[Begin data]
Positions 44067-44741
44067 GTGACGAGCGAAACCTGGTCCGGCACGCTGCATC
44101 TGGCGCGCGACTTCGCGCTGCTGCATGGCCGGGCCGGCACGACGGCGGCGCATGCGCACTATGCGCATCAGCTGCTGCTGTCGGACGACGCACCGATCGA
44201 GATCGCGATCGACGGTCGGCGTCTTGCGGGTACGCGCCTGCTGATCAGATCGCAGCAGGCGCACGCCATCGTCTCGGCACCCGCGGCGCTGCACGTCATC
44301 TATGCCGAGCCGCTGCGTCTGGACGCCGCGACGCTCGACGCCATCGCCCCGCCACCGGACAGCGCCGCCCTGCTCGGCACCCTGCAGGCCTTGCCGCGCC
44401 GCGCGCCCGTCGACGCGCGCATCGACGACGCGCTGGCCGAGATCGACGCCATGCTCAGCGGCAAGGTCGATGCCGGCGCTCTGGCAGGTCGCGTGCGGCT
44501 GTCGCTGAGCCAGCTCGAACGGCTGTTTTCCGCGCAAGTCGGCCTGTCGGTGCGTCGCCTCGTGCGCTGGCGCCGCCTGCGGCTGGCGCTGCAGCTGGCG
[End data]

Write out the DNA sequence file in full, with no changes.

Positions 44067-44741
44067 GTGACGAGCGAAACCTGGTCCGGCACGCTGCATC
44101 TGGCGCGCGACTTCGCGCTGCTGCATGGCCGGGCCGGCACGACGGCGGCGCATGCGCACTATGCGCATCAGCTGCTGCTGTCGGACGACGCACCGATCGA
44201 GATCGCGATCGACGGTCGGCGTCTTGCGGGTACGCGCCTGCTGATCAGATCGCAGCAGGCGCACGCCATCGTCTCGGCACCCGCGGCGCTGCACGTCATC
44301 TATGCCGAGCCGCTGCGTCTGGACGCCGCGACGCTCGACGCCATCGCCCCGCCACCGGACAGCGCCGCCCTGCTCGGCACCCTGCAGGCCTTGCCGCGCC
44401 GCGCGCCCGTCGACGCGCGCATCGACGACGCGCTGGCCGAGATCGACGCCATGCTCAGCGGCAAGGTCGATGCCGGCGCTCTGGCAGGTCGCGTGCGGCT
44501 GTCGCTGAGCCAGCTCGAACGGCTGTTTTCCGCGCAAGTCGGCCTGTCGGTGCGTCGCCTCGTGCGCTGGCGCCGCCTGCGGCTGGCGCTGCAGCTGGCG